Crib Tent Safety and Alternatives

Recalls and Injuries From Crib Tents

Crib Tent
Lane Turner

A crib tent is a cover that attaches to a crib to prevent a toddler from climbing out of the crib. In some cases, it also prevents pets from climbing into the crib. Time and again the American Academy of Pediatrics (AAP) has warned that crib tents can be dangerous, particularly during emergency situations, because it can be extremely time-consuming to detach the top part of the tent and remove the child.

Crib tent models from Tots in Mind, Inc. were recalled in 2010 and 2012 following tent failures including one catastrophic brain injury, and one fatality. The dangers of these models were entrapment and strangulation, which could happen if the dome inverted inside the crib or play yard or became partially detached. These crib tents were widely sold at major retailers.

Alternatives to Crib Tents

A crib tent isn't a necessity. If you're thinking about getting a crib tent, assess your toddler's developmental point first. Your child might seem like he should still be in a crib, but he could be ready to move on. Consider these crib tent alternatives:

  • Reposition crib items. Before you give up on your current crib or buy a crib tent, see if you can make the crib less "climb-friendly" by removing items including crib bumpers or padding and lowering the mattress. Crib bumper pads are also strongly discouraged by the AAP as they also have the risk of suffocation, strangulation, and other serious injuries.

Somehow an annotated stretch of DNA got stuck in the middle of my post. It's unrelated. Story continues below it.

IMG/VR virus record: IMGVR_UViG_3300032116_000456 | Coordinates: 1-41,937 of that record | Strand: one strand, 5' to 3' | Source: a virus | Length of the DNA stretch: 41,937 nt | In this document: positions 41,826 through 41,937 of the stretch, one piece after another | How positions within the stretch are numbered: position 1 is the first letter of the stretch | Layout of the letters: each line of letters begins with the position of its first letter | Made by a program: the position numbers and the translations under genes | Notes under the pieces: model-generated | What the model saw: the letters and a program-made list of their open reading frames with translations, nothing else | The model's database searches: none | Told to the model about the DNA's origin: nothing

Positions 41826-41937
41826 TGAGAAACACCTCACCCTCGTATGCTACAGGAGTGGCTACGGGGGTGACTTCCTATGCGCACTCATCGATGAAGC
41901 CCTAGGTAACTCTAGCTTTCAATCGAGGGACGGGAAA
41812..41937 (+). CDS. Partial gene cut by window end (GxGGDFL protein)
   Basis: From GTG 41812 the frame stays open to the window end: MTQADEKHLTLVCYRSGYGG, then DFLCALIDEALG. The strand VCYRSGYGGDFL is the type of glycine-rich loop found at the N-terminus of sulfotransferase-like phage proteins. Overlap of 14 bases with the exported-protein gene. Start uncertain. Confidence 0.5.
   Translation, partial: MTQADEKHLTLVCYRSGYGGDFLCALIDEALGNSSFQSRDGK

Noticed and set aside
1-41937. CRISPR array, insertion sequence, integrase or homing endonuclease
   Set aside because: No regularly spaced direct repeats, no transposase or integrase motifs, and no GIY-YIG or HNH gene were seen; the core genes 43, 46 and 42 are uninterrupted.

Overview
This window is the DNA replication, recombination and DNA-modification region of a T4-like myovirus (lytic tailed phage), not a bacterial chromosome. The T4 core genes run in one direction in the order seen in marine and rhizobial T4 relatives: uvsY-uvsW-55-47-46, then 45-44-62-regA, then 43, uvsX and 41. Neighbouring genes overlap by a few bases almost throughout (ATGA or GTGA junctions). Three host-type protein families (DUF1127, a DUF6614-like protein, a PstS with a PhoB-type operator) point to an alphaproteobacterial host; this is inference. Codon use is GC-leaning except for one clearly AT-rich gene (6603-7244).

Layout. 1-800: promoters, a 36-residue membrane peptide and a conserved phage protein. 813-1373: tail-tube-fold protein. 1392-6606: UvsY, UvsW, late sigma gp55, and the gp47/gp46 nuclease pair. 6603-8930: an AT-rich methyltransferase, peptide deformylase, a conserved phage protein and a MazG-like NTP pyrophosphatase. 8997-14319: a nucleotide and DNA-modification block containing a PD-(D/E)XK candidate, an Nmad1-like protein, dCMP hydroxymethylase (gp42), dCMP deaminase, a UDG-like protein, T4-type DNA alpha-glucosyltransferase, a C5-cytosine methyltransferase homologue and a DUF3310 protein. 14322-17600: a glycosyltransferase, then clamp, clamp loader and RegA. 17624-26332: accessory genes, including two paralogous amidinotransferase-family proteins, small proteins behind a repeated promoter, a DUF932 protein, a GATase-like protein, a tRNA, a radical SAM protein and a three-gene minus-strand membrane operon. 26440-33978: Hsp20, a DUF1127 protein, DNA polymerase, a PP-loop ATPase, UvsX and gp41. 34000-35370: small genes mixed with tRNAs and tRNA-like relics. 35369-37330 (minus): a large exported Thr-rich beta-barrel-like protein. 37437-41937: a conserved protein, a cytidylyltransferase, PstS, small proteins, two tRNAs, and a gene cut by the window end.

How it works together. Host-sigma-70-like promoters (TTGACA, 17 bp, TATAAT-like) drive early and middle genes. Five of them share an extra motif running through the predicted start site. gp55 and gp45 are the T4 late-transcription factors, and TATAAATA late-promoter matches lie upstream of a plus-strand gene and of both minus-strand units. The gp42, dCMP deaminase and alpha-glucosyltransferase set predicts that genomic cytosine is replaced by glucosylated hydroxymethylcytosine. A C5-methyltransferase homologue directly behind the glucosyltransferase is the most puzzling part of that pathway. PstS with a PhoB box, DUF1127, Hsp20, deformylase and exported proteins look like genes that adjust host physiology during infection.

• A convertible crib. It seems like more and more parents are turning to cost-effective convertible cribs designed to transition with a child. By converting your crib into a bed, you may be able to remove the thrill of climbing. Your toddler will feel less confined, and if they do want to get out of bed they can do it safely instead of dangerously climbing over the side of a crib.
  • A toddler bed. A crib is not likely to be able to hold a child who is more than 36 inches tall, so transitioning to a toddler bed might be your best option for a taller child.

Considerations When Buying a Crib Tent

If you understand the dangers of crib tents but still are considering a purchase, keep these things in mind:

  • Visibility. You should be able to see your child clearly through whatever material the tent is made from. However, be aware that children were endangered when they were able to tear the mesh of the recalled crib tents.
  • Breathability. The material should allow for good air circulation so your child is not at risk of overheating, suffocation, or SIDS.
  • Space. Your child should be able to comfortably stand and even jump up and down when the tent is secured. If the tent makes your child feel trapped and constricted, it could cause emotional discomfort and prevent a good night's sleep.
  • Ease of use. Look for a crib tent that is easy to attach and detach, but won't come loose if your child fusses with it. Be aware that many toddlers are accomplished escape artists, and if she can detach the crib tent it will create a very dangerous situation.
  • Safety. Choose a crib tent that is flame retardant. The mesh must be highly resistant to tearing by your child and pets.

    Sources:

    Five Retailers Agree to Stop Sale and Recall Tots in Mind Crib Tents Due to Strangulation and Entrapment Hazard. Consumer Product Safety Commission. https://www.cpsc.gov/recalls/2012/five-retailers-agree-to-stop-sale-and-recall-tots-in-mind-crib-tents-due-to-strangulation-and-entrapment-hazard/.

    Yeh ES, Rochette LM, Mckenzie LB, Smith GA. Injuries Associated With Cribs, Playpens, and Bassinets Among Young Children in the US, 1990-2008. Pediatrics. 2011;127(3):479-486. doi:10.1542/peds.2010-1537. 

    Continue Reading